SupposeI have a car, I owe $15,000.00 on it but it’s only worth $10,000.00, is there some relief for me in Chapter 7. The answer to that question may be a very big yes. There’s a doctrine under the bankruptcy law called redemption of personal property: that means that if you’ve got personal property (really anything other than real estate but usually a car), and there’s a lien on that property and the amount you owe under the lien is significantly more than the value of the property, you can ask the court to authorize you to make a one time cash payment to the secured creditor for the value of the property.
When you do that the lien will be set aside, and you’ll own that property free and clear of the obligation. It can be a very powerful tool. It’s not used that often because there has to be a perfect storm of the facts in order to make it work:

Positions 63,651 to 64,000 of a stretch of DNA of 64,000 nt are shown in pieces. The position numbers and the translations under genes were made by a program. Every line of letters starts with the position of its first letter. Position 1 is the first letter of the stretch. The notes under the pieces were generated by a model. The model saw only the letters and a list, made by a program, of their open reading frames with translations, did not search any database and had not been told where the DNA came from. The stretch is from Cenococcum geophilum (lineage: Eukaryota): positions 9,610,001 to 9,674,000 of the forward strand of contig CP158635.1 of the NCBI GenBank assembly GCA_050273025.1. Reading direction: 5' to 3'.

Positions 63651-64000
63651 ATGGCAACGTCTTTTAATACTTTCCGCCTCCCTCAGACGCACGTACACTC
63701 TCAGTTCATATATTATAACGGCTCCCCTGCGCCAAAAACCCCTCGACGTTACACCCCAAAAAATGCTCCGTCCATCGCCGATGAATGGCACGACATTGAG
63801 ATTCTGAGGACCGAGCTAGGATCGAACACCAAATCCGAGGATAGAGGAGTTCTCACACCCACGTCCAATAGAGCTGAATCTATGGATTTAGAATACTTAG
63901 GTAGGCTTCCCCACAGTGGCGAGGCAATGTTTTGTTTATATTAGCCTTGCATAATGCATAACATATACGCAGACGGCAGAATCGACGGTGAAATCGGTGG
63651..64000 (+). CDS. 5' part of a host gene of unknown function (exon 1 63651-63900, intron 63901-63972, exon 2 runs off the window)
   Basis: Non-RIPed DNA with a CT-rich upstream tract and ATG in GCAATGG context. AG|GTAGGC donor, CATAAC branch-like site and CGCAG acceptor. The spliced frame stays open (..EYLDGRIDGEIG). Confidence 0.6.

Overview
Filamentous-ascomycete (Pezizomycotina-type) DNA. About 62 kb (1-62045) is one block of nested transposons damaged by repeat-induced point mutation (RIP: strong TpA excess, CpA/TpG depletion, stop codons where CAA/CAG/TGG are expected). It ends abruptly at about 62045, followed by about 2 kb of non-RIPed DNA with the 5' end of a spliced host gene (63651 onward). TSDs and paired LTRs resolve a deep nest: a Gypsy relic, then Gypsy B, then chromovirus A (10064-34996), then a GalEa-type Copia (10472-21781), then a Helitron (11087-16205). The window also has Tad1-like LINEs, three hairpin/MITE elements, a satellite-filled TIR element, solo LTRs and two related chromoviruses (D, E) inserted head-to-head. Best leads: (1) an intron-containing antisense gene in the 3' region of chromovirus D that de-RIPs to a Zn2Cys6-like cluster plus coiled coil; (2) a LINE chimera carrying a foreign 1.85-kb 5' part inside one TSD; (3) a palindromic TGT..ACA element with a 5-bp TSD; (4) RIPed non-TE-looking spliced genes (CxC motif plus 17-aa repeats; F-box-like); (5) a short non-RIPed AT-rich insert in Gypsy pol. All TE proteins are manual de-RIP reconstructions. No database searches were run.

• There has to be personal property.
• It has to be worth much less than what’s owed.
• And maybe hardest of all, the debtor has to be able to get their hands on enough cash to pay that lien in full, to the value of the property.
Of course, there’s some play for the creditor too in this scenario because the creditor can argue that the property is really worth much more than what debtor says, so the debtor will have to pay more to redeem. When you start going down that road, parties usually end up making a settlement for some middle value between what the debtor thinks it’s worth and what the creditor thinks it’s worth. But the key to making redemption work is that the debtor can pay the amount in a onetime cash payment.